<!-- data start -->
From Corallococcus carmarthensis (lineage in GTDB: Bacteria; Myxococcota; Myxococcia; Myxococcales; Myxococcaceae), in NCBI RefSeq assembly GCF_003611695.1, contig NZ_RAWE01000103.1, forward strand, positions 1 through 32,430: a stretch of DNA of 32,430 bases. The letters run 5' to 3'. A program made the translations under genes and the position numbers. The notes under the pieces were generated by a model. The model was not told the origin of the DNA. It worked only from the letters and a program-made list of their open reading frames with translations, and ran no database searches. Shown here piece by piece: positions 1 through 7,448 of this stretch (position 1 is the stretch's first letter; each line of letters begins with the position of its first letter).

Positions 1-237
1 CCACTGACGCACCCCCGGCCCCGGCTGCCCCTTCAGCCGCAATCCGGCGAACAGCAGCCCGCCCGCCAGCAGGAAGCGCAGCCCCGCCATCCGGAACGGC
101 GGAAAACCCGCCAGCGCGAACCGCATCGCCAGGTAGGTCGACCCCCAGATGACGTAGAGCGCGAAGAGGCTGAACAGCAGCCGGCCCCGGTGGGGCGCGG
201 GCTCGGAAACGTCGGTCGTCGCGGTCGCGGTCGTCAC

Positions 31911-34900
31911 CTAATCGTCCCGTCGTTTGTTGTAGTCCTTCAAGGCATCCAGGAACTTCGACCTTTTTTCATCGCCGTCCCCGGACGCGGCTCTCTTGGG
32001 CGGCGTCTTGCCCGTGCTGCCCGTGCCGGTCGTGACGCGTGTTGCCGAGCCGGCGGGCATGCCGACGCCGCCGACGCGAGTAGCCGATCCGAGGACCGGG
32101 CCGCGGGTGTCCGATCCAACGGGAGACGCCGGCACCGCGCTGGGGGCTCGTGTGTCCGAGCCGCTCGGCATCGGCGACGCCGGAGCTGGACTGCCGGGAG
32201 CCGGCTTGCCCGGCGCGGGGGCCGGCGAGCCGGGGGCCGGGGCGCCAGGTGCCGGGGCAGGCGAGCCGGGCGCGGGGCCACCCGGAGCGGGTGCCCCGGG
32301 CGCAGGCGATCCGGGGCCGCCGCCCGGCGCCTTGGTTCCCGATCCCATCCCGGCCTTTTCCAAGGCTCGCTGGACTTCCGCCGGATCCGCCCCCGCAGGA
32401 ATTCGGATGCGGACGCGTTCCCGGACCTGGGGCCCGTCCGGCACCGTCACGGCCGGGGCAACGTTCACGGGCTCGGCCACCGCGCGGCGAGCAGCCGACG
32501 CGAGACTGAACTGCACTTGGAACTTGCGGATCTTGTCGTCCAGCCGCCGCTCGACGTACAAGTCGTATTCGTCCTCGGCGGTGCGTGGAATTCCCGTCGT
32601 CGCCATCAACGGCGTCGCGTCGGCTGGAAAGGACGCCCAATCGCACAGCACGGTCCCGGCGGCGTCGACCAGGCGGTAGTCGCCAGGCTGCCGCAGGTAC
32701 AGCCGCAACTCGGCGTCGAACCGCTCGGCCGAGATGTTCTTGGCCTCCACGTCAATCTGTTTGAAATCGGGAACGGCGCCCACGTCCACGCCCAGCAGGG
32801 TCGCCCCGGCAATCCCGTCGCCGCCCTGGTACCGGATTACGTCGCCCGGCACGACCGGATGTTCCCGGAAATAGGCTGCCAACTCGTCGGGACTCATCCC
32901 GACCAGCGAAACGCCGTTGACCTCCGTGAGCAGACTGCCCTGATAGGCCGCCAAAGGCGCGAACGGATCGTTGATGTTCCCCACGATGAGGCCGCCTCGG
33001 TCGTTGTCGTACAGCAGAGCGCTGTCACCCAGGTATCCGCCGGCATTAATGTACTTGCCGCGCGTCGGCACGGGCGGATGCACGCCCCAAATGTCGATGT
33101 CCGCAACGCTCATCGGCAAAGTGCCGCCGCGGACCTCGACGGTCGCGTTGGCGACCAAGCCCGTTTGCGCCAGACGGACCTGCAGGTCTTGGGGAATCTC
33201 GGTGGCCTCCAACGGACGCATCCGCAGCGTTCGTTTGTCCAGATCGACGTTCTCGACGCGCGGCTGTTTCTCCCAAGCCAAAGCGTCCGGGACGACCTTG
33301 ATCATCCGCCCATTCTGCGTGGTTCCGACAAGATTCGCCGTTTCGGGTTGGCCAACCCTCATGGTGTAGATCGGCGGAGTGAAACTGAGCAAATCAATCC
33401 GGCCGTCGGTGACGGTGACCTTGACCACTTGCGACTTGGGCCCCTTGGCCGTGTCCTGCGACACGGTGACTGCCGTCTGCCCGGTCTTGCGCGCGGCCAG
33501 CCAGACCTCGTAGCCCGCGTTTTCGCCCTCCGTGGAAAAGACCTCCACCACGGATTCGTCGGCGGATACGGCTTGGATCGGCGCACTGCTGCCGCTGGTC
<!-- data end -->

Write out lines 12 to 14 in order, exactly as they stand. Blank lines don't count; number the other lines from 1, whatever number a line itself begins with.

32401 ATTCGGATGCGGACGCGTTCCCGGACCTGGGGCCCGTCCGGCACCGTCACGGCCGGGGCAACGTTCACGGGCTCGGCCACCGCGCGGCGAGCAGCCGACG
32501 CGAGACTGAACTGCACTTGGAACTTGCGGATCTTGTCGTCCAGCCGCCGCTCGACGTACAAGTCGTATTCGTCCTCGGCGGTGCGTGGAATTCCCGTCGT
32601 CGCCATCAACGGCGTCGCGTCGGCTGGAAAGGACGCCCAATCGCACAGCACGGTCCCGGCGGCGTCGACCAGGCGGTAGTCGCCAGGCTGCCGCAGGTAC